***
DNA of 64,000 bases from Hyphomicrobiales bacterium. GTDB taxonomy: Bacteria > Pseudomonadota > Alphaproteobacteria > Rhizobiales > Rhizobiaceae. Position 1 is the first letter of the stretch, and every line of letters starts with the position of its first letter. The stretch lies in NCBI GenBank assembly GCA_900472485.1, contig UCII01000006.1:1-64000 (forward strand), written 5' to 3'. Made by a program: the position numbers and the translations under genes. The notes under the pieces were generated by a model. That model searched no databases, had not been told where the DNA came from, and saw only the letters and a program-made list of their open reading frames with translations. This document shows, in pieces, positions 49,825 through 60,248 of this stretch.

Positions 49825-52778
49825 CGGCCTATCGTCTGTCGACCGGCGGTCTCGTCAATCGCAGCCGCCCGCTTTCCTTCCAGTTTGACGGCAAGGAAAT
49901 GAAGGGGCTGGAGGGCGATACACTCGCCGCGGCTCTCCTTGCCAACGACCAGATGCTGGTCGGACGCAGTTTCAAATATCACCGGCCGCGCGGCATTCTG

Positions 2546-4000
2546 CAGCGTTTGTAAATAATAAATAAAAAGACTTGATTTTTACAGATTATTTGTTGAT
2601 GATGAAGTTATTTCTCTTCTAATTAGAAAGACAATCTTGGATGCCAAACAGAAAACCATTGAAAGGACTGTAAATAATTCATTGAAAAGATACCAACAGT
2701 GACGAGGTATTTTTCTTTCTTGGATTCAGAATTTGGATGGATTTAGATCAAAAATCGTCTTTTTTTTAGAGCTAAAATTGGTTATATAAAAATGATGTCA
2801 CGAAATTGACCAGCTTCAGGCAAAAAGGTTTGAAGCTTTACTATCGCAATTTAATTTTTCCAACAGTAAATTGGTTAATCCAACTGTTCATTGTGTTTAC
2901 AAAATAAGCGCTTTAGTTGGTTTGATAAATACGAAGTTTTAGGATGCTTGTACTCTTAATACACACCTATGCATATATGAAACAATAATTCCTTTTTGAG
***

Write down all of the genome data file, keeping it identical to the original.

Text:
DNA of 64,000 bases from Hyphomicrobiales bacterium. GTDB taxonomy: Bacteria > Pseudomonadota > Alphaproteobacteria > Rhizobiales > Rhizobiaceae. Position 1 is the first letter of the stretch, and every line of letters starts with the position of its first letter. The stretch lies in NCBI GenBank assembly GCA_900472485.1, contig UCII01000006.1:1-64000 (forward strand), written 5' to 3'. Made by a program: the position numbers and the translations under genes. The notes under the pieces were generated by a model. That model searched no databases, had not been told where the DNA came from, and saw only the letters and a program-made list of their open reading frames with translations. This document shows, in pieces, positions 49,825 through 60,248 of this stretch.

Positions 49825-52778
49825 CGGCCTATCGTCTGTCGACCGGCGGTCTCGTCAATCGCAGCCGCCCGCTTTCCTTCCAGTTTGACGGCAAGGAAAT
49901 GAAGGGGCTGGAGGGCGATACACTCGCCGCGGCTCTCCTTGCCAACGACCAGATGCTGGTCGGACGCAGTTTCAAATATCACCGGCCGCGCGGCATTCTG

Positions 2546-4000
2546 CAGCGTTTGTAAATAATAAATAAAAAGACTTGATTTTTACAGATTATTTGTTGAT
2601 GATGAAGTTATTTCTCTTCTAATTAGAAAGACAATCTTGGATGCCAAACAGAAAACCATTGAAAGGACTGTAAATAATTCATTGAAAAGATACCAACAGT
2701 GACGAGGTATTTTTCTTTCTTGGATTCAGAATTTGGATGGATTTAGATCAAAAATCGTCTTTTTTTTAGAGCTAAAATTGGTTATATAAAAATGATGTCA
2801 CGAAATTGACCAGCTTCAGGCAAAAAGGTTTGAAGCTTTACTATCGCAATTTAATTTTTCCAACAGTAAATTGGTTAATCCAACTGTTCATTGTGTTTAC
2901 AAAATAAGCGCTTTAGTTGGTTTGATAAATACGAAGTTTTAGGATGCTTGTACTCTTAATACACACCTATGCATATATGAAACAATAATTCCTTTTTGAG